THE LAST WORD: ‘Harriet’ was real-life hero, but too many critics find fault with film’s depiction

Kerry Hubartt

Harriet Tubman was a real-life female superhero.

I’ve always been a fan of women in such roles in the movies — Ellen Ridley in “Alien,” Sarah Connor in “Terminator,” Rey, Princess Leia and Padme in “Star Wars,” Batgirl, Wonder Woman. Those were all fiction.

But seeing the current film “Harriet” was acknowledging the real thing — a historical figure who rose above all obstacles to accomplish incredible feats of selfless courage and heroism.

The petite, 5-foot-tall Tubman is played by Cynthia Erivo, who was born to Nigerian parents in London. She won a Tony award in 2016 for her lead role in the revival of the Broadway musical “The Color Purple.”

This was the first major motion picture about Tubman, who was born a slave in Maryland in approximately 1822. She escaped on her own to Philadelphia in 1849, 100 miles away, but immediately returned on the first of 13 missions to rescue about 70 other slaves in total — many of them family and friends — through a network of anti-slavery activists and the Underground Railroad. She traveled in extreme secrecy by night in her rescues, never losing a single person.

After the Fugitive Slave Act of 1850 was passed by Congress, those Tubman (also called “Moses”) had brought out of slavery became prey for owners to track down, even in the free states. So Tubman helped guide fugitives farther north into British North America to find work.

Tubman met John Brown in 1858 and helped him plan his 1859 raid on Harpers Ferry. She worked for the Union Army as an armed scout and spy in the Civil War, becoming the first woman to lead an armed expedition in the conflict. She led the raid at Combahee Ferry, freeing more than 700 slaves in the process.

After retiring following the war, she became active in the woman’s suffrage movement, and became an icon of courage and freedom following her death in 1913.

How many of us really knew the full story of this remarkable woman?

My reaction, and that of others I talked to who saw the film on its opening night in Fort Wayne, was that it was moving, gripping, inspirational.

And yet, as I read reviews and reactions on various websites, I found an odd mix of responses, including disgust. And I wondered how that could be.

The story was powerful to me. It depicted the brutality and heartlessness endured by slaves. It showed the heart-rending agony of families being torn apart. And it captured the fervor in Tubman’s undaunted mission to march into hell, if need be, to carry out what she determined was her calling. And she committed her every step to God’s leading along the way, sometimes falling into a faint before deciding what God wanted her to do next.

Some attributed those “spells” to an injury she suffered as a young slave when her head was split open by an angry slave owner who threw a heavy metal weight at another slave, but hit Tubman instead. She suffered dizziness, pain and spells of hypersomnia throughout her life.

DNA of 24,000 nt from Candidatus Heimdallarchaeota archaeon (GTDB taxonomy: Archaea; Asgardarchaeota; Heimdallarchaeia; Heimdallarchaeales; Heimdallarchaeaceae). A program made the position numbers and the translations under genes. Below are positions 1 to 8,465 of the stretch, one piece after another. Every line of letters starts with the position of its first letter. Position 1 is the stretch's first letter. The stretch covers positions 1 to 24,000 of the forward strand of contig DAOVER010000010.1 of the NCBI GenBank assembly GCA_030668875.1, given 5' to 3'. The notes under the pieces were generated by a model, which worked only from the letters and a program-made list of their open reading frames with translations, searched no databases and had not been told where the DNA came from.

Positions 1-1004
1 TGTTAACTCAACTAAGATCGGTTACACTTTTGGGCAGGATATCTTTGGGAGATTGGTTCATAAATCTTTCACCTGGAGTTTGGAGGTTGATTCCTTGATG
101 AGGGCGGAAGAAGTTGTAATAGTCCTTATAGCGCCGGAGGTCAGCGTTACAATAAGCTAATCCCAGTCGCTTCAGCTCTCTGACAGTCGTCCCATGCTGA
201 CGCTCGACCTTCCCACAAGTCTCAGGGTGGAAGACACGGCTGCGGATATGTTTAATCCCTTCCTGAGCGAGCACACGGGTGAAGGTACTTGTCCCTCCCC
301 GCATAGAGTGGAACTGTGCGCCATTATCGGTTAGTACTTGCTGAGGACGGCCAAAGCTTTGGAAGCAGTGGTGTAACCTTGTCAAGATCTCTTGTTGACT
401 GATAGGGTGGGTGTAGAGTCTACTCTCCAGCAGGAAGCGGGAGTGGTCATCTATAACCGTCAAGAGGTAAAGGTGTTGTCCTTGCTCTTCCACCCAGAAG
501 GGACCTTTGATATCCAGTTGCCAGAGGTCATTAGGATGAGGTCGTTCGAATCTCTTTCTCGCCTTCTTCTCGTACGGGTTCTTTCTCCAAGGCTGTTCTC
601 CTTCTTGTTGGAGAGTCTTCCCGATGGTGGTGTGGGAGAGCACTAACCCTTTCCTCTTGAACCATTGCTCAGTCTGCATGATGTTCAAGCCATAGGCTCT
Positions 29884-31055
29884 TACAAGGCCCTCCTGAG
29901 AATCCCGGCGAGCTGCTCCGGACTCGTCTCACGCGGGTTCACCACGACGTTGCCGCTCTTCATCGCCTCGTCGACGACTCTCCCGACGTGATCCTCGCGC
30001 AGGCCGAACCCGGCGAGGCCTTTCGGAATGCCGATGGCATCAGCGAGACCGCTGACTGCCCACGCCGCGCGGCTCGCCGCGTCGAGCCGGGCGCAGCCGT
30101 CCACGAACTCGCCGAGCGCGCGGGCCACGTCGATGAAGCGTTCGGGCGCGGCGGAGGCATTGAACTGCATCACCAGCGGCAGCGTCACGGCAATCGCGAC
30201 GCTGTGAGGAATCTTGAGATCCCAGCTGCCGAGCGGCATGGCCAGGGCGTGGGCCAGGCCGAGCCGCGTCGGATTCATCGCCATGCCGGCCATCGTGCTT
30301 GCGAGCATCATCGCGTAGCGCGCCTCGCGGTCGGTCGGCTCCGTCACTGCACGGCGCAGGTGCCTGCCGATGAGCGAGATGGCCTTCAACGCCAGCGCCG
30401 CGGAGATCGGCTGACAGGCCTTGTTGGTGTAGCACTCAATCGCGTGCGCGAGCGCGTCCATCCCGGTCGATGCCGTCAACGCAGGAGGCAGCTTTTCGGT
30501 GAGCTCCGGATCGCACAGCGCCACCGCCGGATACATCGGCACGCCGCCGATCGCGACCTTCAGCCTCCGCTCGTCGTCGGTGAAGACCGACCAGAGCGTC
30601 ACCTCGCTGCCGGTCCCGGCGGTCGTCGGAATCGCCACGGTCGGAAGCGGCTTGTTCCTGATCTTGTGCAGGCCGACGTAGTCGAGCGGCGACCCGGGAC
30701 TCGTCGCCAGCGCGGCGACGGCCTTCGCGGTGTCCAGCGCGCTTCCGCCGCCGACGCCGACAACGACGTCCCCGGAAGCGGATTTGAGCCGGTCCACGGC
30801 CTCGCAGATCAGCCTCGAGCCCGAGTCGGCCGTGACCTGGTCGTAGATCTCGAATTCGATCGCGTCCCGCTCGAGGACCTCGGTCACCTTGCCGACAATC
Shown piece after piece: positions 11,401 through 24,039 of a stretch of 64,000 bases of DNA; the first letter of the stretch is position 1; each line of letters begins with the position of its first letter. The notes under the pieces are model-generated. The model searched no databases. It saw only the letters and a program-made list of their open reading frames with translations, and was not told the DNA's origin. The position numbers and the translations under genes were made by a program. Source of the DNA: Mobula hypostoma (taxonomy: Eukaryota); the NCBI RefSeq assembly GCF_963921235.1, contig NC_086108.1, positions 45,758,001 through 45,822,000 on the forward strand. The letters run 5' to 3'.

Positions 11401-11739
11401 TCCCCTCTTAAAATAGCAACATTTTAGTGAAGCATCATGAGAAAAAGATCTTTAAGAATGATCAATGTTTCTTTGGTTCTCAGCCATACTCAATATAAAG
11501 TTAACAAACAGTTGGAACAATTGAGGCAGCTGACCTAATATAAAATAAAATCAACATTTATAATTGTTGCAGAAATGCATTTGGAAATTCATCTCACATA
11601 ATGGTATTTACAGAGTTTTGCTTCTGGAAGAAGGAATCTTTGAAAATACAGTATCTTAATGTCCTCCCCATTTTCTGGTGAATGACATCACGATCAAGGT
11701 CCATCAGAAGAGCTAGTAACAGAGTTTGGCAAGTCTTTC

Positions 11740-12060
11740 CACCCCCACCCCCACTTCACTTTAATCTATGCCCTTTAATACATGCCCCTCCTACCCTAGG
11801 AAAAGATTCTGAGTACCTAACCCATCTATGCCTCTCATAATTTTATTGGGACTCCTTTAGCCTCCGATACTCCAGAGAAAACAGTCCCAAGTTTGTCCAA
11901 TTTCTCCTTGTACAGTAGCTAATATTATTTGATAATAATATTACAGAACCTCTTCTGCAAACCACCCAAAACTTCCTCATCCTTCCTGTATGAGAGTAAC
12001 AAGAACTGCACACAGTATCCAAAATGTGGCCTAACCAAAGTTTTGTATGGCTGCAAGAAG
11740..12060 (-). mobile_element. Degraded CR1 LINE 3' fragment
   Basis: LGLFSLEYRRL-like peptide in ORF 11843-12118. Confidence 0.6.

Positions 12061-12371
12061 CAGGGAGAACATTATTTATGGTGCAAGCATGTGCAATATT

So I am puzzled by the criticisms, many coming from the black community. Armond White wrote in National Review: “That the film grossed $12 million (a small yet surprising sum) on its opening weekend suggests some moviegoers seem as ready to enjoy this travesty as slaves were ready for liberation.”

Another critic said the movie perpetuates the “white savior” concept, calling Tubman’s white slave owner the film’s unexpected hero for shooting the black bounty hunter he employed who was about to kill Tubman. That owner was in no way a hero, only wanting to bring back Tubman alive to have his own vengeance upon her.

Another claimed the fictional black bounty hunter was the antagonist in the story, which, they claimed, failed to give focus to the horrific wrongdoings of the slave owners. Well, again, the white slave owner, to me, was the true, evil antagonist, who employed the vicious bounty hunter to do his dirty work.

The fact Harriet showed mercy by not killing the white slave owner, while he had killed the black bounty hunter, was somehow interpreted by another critic as saying “forgive the white man but hate and never forgive the black man — most anti-black movie ever made in 2019.”

And then there was a criticism that the whole point of the movie (called “an abomination”) is to restart the “black men ain’t never cared about black women” narrative rather than tell Harriet’s story.”

No righteous person can abide the inhumanity to man that was slavery. And I can’t see how any unjaded heart would not empathize with the movie’s dramatic depiction of Harriet and the slaves she heroically rescued.

It wasn’t all criticism though. A review in the New York Post also quoted Brittney Cooper, a professor of Africana and women’s and gender studies at Rutgers University, who, like me, insists there is no “white savior” in the film.

“For there to be a white savior, y’all, the white person would have to had saved her,” she wrote on Twitter. “He was hunting her. He didn’t want to save her. And she escapes. She saves herself.”

But don’t take my word for it. Go see the movie for yourself.

Kerry Hubartt is former editor of The News-Sentinel.


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